A judge in Pakistan has granted an interim order in the case of a girl at the centre of a custody battle.
Misbah Rana, 12, who is also known as Molly Campbell, went missing from her home in Lewis in the Western Isles to stay with her father in Lahore.
Her father has sought to block any attempt to have her returned to the UK.
A judge granted the custody order until the end of September because Misbah's lawyer feared the police would try to repatriate her to the UK.
The 12-year-old, who said she wants to be known as Misbah, went missing from her mother Louise Campbell's home in the Hebridean island on 25 August.
She made it clear she had travelled voluntarily to Pakistan and that she wanted to remain there with her father, brothers and sister.
At the weekend temporary custody was granted to her father, Sajad Rana, by a Lahore court after the schoolgirl signed a statement saying she arrived in Pakistan under her own free will.
The custody case will continue on Friday.
There is a judicial agreement, signed in 2003, between the UK and Pakistan on how such custody disputes should be settled.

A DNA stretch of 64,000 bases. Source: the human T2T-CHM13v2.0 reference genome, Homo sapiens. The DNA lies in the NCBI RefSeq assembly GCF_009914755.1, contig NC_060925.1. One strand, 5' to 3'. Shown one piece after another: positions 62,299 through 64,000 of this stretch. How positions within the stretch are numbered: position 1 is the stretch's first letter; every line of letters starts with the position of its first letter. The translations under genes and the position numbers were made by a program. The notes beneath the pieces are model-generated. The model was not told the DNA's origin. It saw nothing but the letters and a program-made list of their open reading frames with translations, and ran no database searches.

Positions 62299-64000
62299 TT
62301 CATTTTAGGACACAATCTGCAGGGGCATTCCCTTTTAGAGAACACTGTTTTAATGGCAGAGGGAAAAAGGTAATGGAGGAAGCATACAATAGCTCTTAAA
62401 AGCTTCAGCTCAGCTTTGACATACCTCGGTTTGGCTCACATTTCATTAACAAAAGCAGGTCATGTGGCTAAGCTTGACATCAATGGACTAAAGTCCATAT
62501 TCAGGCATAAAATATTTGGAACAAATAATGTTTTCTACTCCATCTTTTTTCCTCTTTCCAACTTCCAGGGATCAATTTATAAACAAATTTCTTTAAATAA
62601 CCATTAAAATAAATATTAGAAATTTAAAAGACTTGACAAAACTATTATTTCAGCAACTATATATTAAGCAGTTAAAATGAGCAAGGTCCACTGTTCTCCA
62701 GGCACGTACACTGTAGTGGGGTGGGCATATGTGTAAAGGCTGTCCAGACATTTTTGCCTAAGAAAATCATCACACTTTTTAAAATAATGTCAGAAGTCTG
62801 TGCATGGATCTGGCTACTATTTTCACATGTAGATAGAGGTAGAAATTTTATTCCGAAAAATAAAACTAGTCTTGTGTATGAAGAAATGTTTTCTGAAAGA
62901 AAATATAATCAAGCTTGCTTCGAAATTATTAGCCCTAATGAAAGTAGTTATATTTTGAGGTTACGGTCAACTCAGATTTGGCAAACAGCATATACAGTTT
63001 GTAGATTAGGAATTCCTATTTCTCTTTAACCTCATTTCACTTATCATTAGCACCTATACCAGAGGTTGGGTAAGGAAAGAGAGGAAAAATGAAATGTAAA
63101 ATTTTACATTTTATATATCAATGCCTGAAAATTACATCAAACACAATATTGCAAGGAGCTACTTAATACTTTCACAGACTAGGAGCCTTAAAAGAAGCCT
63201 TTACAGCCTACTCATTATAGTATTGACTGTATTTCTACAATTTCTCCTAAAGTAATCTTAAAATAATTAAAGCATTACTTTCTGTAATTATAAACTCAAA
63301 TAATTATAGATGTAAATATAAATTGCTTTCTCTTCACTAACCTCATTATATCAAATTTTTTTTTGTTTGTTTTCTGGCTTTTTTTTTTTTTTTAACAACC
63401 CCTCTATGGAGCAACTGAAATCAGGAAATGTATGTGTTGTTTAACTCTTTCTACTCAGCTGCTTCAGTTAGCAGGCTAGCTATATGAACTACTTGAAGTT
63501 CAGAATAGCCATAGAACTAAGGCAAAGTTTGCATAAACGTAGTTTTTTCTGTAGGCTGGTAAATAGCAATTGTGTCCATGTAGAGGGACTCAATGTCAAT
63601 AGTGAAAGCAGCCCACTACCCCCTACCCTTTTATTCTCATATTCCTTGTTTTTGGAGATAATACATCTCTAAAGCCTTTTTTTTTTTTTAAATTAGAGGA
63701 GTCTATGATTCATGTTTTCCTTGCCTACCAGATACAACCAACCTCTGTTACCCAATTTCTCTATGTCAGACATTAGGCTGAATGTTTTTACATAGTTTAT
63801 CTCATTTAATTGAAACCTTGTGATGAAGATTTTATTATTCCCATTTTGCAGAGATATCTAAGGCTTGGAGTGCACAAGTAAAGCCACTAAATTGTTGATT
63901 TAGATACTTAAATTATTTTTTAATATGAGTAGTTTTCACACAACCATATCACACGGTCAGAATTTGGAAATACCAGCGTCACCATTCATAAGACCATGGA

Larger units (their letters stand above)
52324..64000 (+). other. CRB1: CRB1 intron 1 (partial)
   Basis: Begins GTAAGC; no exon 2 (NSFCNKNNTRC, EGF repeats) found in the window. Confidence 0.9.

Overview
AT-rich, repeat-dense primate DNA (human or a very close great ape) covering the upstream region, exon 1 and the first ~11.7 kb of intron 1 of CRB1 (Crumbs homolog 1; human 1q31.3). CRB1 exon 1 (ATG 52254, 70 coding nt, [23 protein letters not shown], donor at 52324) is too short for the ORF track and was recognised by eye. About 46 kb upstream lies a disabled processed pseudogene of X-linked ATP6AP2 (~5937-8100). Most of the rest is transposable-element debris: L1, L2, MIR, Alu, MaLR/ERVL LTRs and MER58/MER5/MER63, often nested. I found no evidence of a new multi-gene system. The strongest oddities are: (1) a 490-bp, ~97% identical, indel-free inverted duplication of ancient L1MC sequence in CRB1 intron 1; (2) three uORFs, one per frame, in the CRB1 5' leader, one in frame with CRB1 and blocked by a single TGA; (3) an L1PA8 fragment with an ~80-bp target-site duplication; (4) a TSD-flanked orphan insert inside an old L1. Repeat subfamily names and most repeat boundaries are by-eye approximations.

However, John Fotheringham, a specialist child and family lawyer in Edinburgh, told BBC Radio Scotland that this case may test the protocol.
He said: "What the protocol says is that it is the court of the child's habitual residence that shall decide where the child shall live rather than the country to which the child has been taken.
"The protocol does not have any statutory authority. It is a judicial protocol and this case may be the one that tests it."
Mr Fotheringham added: "There is no problem at all with the court in Pakistan having made a temporary order, which is analogous to an interdict, to stop the child being taken away over the next 48 hours."